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Discussion Starter · #1 ·
Hi all, so it seems that I've made a wee bit of a mess. :fire:

I decided that I would take care of some rust on a few parts of my Escape (namely, the bottoms of the all the doors and several areas of the tailgate). I bought some stuff called Rustoleum Wax and Tar Remover to clean the gunk and dust off the metal before applying primer/paint/whatever. However, I also used it to clean some plastic parts before adhering tape to them for masking off areas. The problem is that the areas that I wiped off have white streaks in them and look all dried out and crummy. This is on the exterior black plastics and on the bottoms of a couple of the door panels (which are gray). The MSDS for the Tar and Wax Remover says it contains Naphtha, which I'm now guessing isn't good for plastic (doesn't say that on container).

Anyone have any ideas for restoring the actual color of the plastics and getting rid of the white crud? I figure I'd try something like Back to Black for the exterior dark gray stuff, but what can I use for the lighter gray door panels?

I don't think I'll be trying another project like this anytime soon. My painting job didn't come out as well as I'd hoped (still need to wet sand and polish, though, so I really hope that helps a bit). :wall: At least the rust is gone.

Thanks for the help.
 

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Use Back to Black. It should be called back to dark. lol Its a thick protectant and plastic restorer. It works on all plastics, vinyls and rubber. I use a quarter bottle on my trim when ever I detail. I usually apply it twice and go over the whole thing a third time with a terrycloth to remove any excess so that pollen and dust doesnt stick to it. It is also the best for the door handles and roof rack plastics.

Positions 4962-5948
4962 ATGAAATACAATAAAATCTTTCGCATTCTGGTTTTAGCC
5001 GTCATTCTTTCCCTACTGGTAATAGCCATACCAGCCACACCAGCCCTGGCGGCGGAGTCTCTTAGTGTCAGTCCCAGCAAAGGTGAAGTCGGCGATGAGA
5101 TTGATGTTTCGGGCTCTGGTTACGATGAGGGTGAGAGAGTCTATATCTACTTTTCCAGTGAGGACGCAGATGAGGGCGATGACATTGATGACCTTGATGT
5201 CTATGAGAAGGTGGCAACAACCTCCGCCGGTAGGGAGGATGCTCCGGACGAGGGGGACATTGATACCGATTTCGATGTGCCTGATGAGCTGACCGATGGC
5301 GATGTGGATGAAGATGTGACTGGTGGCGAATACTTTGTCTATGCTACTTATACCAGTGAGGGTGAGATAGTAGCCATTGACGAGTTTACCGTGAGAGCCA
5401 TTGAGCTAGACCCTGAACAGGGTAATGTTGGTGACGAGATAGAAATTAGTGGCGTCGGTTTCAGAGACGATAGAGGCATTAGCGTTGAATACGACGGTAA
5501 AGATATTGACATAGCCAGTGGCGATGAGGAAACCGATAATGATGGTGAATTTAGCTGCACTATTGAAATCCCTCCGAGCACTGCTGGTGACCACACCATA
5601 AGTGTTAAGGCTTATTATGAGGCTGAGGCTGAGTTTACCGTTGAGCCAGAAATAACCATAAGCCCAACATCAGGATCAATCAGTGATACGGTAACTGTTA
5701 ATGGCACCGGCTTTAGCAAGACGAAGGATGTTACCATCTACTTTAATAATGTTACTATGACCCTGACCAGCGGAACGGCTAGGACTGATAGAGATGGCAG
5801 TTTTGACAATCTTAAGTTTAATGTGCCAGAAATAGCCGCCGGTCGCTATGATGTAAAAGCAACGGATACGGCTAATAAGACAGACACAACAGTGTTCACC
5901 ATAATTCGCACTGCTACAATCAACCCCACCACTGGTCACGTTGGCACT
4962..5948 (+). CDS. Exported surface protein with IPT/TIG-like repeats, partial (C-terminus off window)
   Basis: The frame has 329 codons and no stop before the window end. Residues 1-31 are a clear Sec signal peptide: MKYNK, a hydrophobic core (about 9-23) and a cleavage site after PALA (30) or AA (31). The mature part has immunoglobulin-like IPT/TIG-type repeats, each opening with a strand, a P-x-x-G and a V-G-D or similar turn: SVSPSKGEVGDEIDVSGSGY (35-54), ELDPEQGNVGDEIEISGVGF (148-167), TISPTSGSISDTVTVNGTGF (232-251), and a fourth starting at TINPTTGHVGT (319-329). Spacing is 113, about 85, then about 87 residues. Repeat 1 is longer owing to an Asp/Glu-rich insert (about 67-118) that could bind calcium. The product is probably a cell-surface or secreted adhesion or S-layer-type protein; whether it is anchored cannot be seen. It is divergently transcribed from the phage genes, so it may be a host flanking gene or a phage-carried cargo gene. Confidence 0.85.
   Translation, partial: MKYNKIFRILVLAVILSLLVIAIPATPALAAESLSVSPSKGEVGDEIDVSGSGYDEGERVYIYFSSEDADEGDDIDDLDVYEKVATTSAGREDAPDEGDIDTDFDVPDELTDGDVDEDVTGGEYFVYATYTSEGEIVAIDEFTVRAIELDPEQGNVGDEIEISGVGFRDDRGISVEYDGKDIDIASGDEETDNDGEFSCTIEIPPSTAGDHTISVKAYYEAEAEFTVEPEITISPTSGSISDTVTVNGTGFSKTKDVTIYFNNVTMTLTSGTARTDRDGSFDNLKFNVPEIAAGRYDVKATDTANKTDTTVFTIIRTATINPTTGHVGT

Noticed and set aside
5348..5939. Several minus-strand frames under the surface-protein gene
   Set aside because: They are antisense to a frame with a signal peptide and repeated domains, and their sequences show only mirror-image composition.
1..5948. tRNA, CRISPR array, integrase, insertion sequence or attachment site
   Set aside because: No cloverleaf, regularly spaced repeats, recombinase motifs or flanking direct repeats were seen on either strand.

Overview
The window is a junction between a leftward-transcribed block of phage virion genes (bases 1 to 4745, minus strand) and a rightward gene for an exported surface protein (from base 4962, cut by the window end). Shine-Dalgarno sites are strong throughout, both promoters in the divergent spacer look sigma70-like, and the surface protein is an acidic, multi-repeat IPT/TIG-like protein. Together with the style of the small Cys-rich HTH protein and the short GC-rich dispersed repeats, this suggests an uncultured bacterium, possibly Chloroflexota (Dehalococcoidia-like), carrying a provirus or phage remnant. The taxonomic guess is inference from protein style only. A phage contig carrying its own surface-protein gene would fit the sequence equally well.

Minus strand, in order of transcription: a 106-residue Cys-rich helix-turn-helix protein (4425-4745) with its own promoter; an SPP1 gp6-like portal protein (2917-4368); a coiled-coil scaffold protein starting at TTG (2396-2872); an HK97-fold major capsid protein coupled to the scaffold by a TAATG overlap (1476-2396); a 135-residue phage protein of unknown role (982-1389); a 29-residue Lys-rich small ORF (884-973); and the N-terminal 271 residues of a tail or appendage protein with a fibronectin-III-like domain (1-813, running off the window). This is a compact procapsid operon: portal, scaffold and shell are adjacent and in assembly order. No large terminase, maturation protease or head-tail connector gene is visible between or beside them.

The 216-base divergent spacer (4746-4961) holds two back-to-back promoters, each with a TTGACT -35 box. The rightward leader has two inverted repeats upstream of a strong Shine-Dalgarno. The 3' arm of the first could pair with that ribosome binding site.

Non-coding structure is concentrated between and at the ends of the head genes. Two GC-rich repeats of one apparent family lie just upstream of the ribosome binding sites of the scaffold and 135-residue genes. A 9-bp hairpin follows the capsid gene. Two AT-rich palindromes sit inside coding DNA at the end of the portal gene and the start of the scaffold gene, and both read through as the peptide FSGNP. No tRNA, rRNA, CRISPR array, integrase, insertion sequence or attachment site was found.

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Discussion Starter · #3 ·
Gotcha. Can I use Back To Black on non-black surfaces, like the interior door panels (which are more or less corporate gray)? In other words, does the stuff actually contain black dye or something like that that would turn my door panels black (which would be bad)?
 

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Back to black will work good... there are a couple of other products out there that will fill the same requirement. Mine (i can't remember what kind) does good on all colors of plastic because it looks like a cream colored gel. no black in there. So no problem for any kind of gray. (they will just look "wet")

Sometimes, friction alcohol does the trick to clean unwanted substance on porous (?) surfaces (surfaces like rugged moldings)

At least you can clean before you go back to black. It could last longer. (sometimes the white streaks can be still present after back to black)

It is just my own method... good or not... it works for me! :yes:
 
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